A pre-Columbian culinary adventure

The mole negro is Chef Rogelio Marinez’s signature dish.


Hole-in-a-wall highlights indigenous cuisine that’s not your typical Tex-Mex fare.

Everyone knows their mom’s cooking is the best. But when madre is not in the casa, Head Chef Rogelio Martinez comes close.

When you walk into Casa Oaxaca’s stain crafted walls you feel as though you’ve walked into your neighbor’s house for dinner ̶ in Mexico. With tropical curtains, small mythical statues, and walls adorned by murals, the ambiance is warm and inviting. Waitresses wearing white dresses embroidered with flowers and full of smiles and prompt attention confirms it: like any hospitable host, they make it known that they want you to stay.

Casa Oaxaca serves the exotic tluyapa, a filling blue-collar dish that has everything except the kitchen sink.

Oaxaca is known for their pre-Hispanic food and is known as Mexico’s culinary capital. Their style involves using hot to medium spicy chilies to help cook the traditional seven types of moles that evolved from their state. Simmering red and yellow mole sauces have chilies, but Head Chef Rogelio Martinez’s favorite dish is the mole negro for $10.

Infused with chocolate and 32 spices, flares of pasilla and guajillo chilies give a sweet smokiness to the dark brown mole sauce, integrated in enchiladas, tamales and chicken and rice dishes.

“It’s so popular, we have to cook gallons of the sauce daily,” said Martinez, who also owns the restaurant with wife Angelica.

Martinez draws his influence from Zapotec cooking.

Before the Conquistadores arrived and brought domesticated livestock to the Americas, the indigenous people of the Valley of Oaxaca subsisted on a diet of tubers, squash, corn, and nuts and chilies. He incorporates this rustic cuisine with hints of vibrant to mild spices, fermenting their flavors through a roasted or boiled process.

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Indulge in their twists on traditional Mexican drinks, where horchata is unlike your favorite taqueria’s version. For one, it’s pink and infused with melon and speckled with walnuts. The chilacayote looks gross and swampy but the strings of squash add a pleasant surprise. It also packs the sugar rush of 13 pan dulces.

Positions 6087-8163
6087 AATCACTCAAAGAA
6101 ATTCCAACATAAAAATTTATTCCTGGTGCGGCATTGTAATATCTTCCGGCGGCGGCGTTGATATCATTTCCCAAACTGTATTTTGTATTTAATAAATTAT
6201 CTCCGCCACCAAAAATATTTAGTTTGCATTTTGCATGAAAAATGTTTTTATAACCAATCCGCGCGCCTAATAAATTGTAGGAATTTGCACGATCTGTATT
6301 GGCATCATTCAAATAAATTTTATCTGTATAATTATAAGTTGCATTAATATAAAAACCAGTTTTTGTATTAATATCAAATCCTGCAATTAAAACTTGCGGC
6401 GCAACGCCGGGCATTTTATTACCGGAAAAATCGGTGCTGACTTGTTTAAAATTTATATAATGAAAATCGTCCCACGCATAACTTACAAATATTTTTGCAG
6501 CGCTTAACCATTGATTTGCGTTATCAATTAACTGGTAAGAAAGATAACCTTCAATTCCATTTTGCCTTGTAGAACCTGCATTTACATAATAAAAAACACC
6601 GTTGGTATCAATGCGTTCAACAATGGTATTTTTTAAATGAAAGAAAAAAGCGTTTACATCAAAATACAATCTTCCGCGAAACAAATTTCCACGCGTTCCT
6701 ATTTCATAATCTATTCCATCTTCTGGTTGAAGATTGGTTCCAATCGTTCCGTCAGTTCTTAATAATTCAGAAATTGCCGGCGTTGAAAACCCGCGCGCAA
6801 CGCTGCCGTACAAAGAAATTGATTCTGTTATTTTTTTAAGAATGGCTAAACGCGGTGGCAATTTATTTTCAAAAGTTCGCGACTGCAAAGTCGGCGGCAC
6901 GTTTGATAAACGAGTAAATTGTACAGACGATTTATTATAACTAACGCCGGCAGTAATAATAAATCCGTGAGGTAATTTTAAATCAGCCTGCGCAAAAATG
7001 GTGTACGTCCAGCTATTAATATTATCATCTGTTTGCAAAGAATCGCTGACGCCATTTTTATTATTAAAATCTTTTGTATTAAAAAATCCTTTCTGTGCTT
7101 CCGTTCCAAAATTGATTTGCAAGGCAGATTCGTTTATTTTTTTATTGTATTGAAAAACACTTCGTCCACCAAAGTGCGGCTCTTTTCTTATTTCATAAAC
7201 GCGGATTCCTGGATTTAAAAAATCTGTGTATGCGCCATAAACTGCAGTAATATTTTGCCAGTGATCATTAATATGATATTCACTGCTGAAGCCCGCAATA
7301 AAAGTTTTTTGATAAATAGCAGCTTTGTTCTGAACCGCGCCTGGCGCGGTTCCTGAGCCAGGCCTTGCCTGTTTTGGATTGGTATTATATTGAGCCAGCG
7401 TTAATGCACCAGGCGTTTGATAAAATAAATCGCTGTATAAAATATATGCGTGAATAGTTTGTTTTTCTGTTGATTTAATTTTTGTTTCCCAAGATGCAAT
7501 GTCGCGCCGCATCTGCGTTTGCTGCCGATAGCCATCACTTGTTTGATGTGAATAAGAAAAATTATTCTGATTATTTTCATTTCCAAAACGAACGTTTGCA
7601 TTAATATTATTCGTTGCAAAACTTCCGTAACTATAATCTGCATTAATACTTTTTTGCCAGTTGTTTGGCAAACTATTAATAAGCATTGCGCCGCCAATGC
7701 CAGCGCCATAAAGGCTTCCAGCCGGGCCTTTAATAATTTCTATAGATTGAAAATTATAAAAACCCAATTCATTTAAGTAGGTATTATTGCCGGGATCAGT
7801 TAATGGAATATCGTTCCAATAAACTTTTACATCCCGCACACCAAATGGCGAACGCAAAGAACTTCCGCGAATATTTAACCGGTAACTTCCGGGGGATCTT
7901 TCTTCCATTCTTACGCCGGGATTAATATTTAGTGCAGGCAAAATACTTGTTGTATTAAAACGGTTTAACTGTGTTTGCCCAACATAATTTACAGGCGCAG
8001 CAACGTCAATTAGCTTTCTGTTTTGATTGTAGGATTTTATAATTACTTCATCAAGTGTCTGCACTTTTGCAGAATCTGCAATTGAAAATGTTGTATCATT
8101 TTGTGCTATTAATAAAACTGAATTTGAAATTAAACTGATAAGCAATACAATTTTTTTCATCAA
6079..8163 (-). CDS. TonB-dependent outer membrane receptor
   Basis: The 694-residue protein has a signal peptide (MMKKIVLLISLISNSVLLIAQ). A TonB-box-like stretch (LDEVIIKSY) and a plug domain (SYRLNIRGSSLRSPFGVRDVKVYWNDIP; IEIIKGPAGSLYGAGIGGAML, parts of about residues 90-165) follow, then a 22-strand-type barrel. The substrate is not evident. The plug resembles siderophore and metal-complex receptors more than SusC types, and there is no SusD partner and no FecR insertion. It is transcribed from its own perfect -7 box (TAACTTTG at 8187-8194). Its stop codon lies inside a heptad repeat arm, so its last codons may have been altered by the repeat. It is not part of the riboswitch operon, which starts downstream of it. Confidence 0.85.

Martinez plays with more exotic ingredients. Try his version of nopales, a somewhat sour cactus salad, mixed with onions and tomatoes.

If you’re really adventurous, get your mouth on the tlayuda. This large tortilla is first layered with black beans, fresh and string cheese like quesillo and cabbage, then topped with thinly sliced pieces of juicy beef, tasajo, spicy Oaxacan sausage and tomato and avocado slices. The bold Oaxacan sausage enhances its mild flavors.

Vegetarians need not be left out. Rajas de chile pasillas con crema, a side of chopped roasted peppers and corn in cream will make you wipe your plate clean with your tortilla.

Martinez intends to keep the essence of his Zapotec culture, traveling to and from Mexico to source ingredients and find inspirations for his restaurant, while searching for authentic fare that inspires his modernist take on an ancient culinary tradition.

“Giving the world a taste and history of Oaxacan gastronomy is something you’ll experience only here,” Martinez said.

3317 W 1st St Santa Ana, CA 92703
(714) 554-0905

Though small, Casa Oaxaca’s interior is warm and inviting.

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